American IPA examples:
Lagunitas IPALagunitas Brewing
Sculpin IPABallast Point Brewing
Jai Alai IPACigar City Brewing
Stone IPAStone Brewing
60 Minute IPADogfish Head Brewing


Join us Friday, April 3, 2015 at 10:00PM Eastern for our live Hangout On Air, hosted on our Google+ Event Page and on our YouTube Page.  Drop us a note here or G+ or YouTube letting us know your thoughts on the IPA.  Do you have a favorite?  Do you hate the style and think it is way over blown?  Has the market just become way over-saturated with IPAs?

We want to hear from you.

You can watch the replay here:

#FNHBeer style: IPA

Editors note: This is for the Single IPA.  Upcoming Episodes 153 and 154 will feature the Double IPA and the Triple IPA



Friday Night Hangout – Pale Ale

FNH - Pale Ale (1)







On Friday, March 27, 2015 Craft Beer Nation will be celebrating Friday Night Hangout Episode 151 with the Pale Ale and a slightly revamped FNH 2.0 formula. For the most part the show will be what it has been: drinking and discussing a different style of Craft Beer each week. However, we’ve decided to concentrate a bit more on providing useful and interesting content and less shenanigans.

Going forward throughout the week we will be posting about that week’s FNH style leading up to our show on Friday evenings. We also want to hear from you. We want you to share your thoughts, pics, reviews on each week’s FNH beer style.

We’re also very interested in hearing your feedback. What do you like or dislike about the show?  Without us hearing from you we don’t know if we are delivering content you find interesting and useful.  And if you have any suggestions for a segment please let us know.  Also, very soon we will be giving you the chance to choose an upcoming FNH craft beer style. Bottom line: we want to know what you like or dislike about each week’s style. We want you to be involved and have your comments shared.

So, we’ve had a blast finishing up 150 episodes and now we look forward to many more.

Reminder: This week’s #FNHbeer is PALE ALE.  So share with us your thoughts on the style.



Fruit Beer


Fruit beer is a style that takes on a lot of different meanings. It also gets a pretty rough reputation from beer-to-beer and person-to-person. I’ve run into people who claim they do not like fruit beer as they are finishing pint after pint of an IPA with an apricot addition or something similar. It is another style that many people just do not fully understand.

Do we need to start by defining what goes into a fruit beer? The BJCP makes one thing pretty clear on just a quick glance at the 2008 guidelines:


To truly get a grasp on this “style,” you must really have a base understanding of all the other styles. You must understand the nuances of the listed style and see how the fruit addition either complements or contrasts the base beer. What is important to judging and brewing a fruit beer is first taking the base beer into consideration. You cannot have a good fruit beer with a bad base. One thing that should be considered with any fruit additions to a style of beer is that some combinations may work really well, while others do not make very good beer at all.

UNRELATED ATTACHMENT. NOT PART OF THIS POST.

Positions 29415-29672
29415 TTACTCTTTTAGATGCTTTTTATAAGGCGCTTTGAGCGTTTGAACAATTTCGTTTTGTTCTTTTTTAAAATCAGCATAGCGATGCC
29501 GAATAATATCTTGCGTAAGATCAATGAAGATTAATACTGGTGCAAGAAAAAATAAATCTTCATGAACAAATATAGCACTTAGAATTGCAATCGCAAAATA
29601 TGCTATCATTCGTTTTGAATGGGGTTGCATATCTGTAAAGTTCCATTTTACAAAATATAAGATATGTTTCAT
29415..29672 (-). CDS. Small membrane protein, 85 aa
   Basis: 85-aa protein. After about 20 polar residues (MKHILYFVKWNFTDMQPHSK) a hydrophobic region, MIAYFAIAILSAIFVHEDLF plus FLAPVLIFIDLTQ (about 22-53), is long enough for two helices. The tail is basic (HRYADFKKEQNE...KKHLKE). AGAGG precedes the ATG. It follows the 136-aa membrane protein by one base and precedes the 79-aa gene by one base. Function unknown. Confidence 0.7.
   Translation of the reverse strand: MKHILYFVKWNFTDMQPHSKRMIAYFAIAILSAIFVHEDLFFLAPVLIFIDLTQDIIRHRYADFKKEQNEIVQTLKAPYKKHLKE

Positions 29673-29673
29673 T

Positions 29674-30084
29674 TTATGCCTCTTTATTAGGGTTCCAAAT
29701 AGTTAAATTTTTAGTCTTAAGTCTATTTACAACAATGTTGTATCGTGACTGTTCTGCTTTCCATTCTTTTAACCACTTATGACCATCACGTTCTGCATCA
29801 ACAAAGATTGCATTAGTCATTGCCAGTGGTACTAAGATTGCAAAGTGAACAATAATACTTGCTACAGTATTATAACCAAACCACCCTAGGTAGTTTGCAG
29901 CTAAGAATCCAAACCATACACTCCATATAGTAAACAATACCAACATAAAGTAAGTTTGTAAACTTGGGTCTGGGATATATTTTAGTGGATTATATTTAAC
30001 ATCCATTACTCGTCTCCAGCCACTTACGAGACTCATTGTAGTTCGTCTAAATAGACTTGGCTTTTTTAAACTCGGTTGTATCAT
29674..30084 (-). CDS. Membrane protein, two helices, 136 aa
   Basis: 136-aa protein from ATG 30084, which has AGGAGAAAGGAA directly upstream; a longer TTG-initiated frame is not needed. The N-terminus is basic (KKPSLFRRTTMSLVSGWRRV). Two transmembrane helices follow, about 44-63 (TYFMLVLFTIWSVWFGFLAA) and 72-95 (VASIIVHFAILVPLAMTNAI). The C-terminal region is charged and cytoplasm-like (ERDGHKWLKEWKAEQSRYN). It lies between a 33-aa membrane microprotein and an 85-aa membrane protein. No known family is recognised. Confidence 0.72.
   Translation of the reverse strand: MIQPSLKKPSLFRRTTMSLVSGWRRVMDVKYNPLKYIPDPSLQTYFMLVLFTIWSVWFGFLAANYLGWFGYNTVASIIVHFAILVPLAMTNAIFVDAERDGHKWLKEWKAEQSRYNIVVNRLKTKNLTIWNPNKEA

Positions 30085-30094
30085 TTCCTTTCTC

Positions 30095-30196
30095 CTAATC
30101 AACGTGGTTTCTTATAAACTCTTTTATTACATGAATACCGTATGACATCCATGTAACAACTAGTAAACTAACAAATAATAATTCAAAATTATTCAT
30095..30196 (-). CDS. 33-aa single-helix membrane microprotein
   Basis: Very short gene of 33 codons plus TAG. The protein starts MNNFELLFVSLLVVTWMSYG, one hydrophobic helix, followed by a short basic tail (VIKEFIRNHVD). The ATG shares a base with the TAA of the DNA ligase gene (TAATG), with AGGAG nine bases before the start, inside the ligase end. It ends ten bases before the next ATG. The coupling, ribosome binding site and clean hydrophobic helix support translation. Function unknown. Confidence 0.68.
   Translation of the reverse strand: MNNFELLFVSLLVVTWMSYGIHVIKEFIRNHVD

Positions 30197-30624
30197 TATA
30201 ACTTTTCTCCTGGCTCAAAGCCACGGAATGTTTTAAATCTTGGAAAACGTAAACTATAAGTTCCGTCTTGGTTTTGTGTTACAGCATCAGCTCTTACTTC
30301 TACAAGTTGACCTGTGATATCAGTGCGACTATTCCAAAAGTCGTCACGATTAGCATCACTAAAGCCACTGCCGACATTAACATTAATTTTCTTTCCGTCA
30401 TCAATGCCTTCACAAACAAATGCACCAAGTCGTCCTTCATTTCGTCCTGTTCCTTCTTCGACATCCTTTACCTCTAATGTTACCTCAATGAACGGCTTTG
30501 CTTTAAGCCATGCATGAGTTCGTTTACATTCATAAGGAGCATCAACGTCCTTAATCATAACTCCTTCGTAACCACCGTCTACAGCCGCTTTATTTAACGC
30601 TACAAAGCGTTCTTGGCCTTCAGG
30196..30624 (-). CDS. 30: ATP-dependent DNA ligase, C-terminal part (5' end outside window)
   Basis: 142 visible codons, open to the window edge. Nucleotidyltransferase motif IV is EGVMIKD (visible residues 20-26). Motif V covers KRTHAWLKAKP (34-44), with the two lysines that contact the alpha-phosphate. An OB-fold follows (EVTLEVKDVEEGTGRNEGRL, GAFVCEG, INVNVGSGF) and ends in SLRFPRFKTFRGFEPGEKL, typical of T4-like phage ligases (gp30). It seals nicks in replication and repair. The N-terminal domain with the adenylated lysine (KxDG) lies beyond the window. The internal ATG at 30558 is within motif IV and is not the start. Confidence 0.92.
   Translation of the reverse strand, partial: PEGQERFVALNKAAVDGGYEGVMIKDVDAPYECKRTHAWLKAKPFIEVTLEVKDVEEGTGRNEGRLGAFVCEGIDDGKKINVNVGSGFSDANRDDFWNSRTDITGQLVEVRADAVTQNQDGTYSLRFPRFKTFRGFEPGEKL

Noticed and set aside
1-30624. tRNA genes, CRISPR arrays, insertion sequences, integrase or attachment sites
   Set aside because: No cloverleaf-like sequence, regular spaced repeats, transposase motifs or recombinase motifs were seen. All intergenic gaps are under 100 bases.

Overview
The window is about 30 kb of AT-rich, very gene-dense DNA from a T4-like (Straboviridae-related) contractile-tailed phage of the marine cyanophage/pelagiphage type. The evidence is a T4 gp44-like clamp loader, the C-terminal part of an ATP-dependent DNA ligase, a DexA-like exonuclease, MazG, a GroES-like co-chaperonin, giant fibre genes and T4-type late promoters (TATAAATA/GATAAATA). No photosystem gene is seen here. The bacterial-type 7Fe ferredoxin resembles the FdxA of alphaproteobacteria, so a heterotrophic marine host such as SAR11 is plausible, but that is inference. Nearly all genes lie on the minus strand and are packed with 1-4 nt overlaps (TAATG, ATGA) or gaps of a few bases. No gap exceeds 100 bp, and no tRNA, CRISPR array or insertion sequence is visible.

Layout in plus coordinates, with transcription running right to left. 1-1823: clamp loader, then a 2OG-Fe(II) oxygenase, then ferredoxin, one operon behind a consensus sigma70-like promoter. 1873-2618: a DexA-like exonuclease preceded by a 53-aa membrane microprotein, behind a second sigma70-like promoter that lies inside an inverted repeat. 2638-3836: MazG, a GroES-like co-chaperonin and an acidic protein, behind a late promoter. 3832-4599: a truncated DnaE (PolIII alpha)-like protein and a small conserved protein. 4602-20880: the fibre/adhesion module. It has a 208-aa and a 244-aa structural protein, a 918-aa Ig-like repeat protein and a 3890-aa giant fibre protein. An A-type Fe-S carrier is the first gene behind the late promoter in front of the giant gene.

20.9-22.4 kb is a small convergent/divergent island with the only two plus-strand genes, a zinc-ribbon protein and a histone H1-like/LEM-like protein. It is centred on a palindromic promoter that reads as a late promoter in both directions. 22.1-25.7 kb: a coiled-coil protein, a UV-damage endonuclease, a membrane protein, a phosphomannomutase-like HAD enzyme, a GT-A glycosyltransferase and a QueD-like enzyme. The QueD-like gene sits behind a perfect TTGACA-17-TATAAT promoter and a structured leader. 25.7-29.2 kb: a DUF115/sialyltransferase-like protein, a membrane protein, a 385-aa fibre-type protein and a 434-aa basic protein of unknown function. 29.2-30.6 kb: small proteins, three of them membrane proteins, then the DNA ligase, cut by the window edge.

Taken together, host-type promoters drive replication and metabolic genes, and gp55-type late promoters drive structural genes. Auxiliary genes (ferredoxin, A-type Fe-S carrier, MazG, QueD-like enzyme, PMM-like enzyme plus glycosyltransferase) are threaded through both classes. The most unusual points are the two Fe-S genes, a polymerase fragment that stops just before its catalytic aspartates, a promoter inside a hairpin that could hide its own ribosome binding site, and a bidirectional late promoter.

While in the 2008 BJCP guidelines, Fruit Beer was a catchall for any beer brewed with fruit that wasn’t already classically defined, the 2014 Draft Guidelines break Fruit Beer into three subcategories. Fruit Beer, Fruit and Spice Beer, and Specialty Fruit Beer essentially account for any variation of fruit additions that can be made.

Let’s take a look at each of the new subcategories and see what fits into them:

The Fruit Beer category is for beer made with any fruit or combination of fruit under the definitions of this category. The culinary, not botanical, definition of fruit is used here – fleshy, seed-associated structures of plants that are sweet or sour, and edible in the raw state. Examples include pomme fruit (apple, pear, quince), stone fruit (cherry, plum, peach, apricot, mango, etc.), berries (any fruit with the word ‘berry’ in it, currants), citrus fruit, dried fruit (dates, prunes, raisins, etc.), tropical fruit (banana, pineapple, guava, papaya, etc.), figs, pomegranate, prickly pear, etc. It does not mean spices, herbs, vegetables, nuts (anything with ‘nut’ in the name, including coconut), coffee, chocolate, ginger, roses, rhubarb, or botanical fruit (squash, chiles, beets, etc.) that are treated as culinary vegetables (see the definition of spices, herbs, and vegetables in Category 30 for detail). Basically, if you have to justify a fruit using the word ‘technically’ as part of the description, then that’s not what we mean. (BJCP Guidelines, 2014)

In subcategory 29A (Fruit Beer), what is really important to a fruit beer is overall balance. That is not to say you cannot have a big fruit flavor in your favorite style of beer. What it means is that the fruit should not overwhelm the character of the original beer you are trying to brew (though you need to take into consideration that certain elements of a beer will take a different form with the addition of fruit.) Your bitterness may seem different, your malt character might be a touch muted or accentuated, your hops and yeast can also become a different animal. Judging this style can be tricky based on these facts. You have to understand how the fruit addition will play in the finished product. The biggest thing that you want to avoid is the addition of fruit to where its character becomes artificial.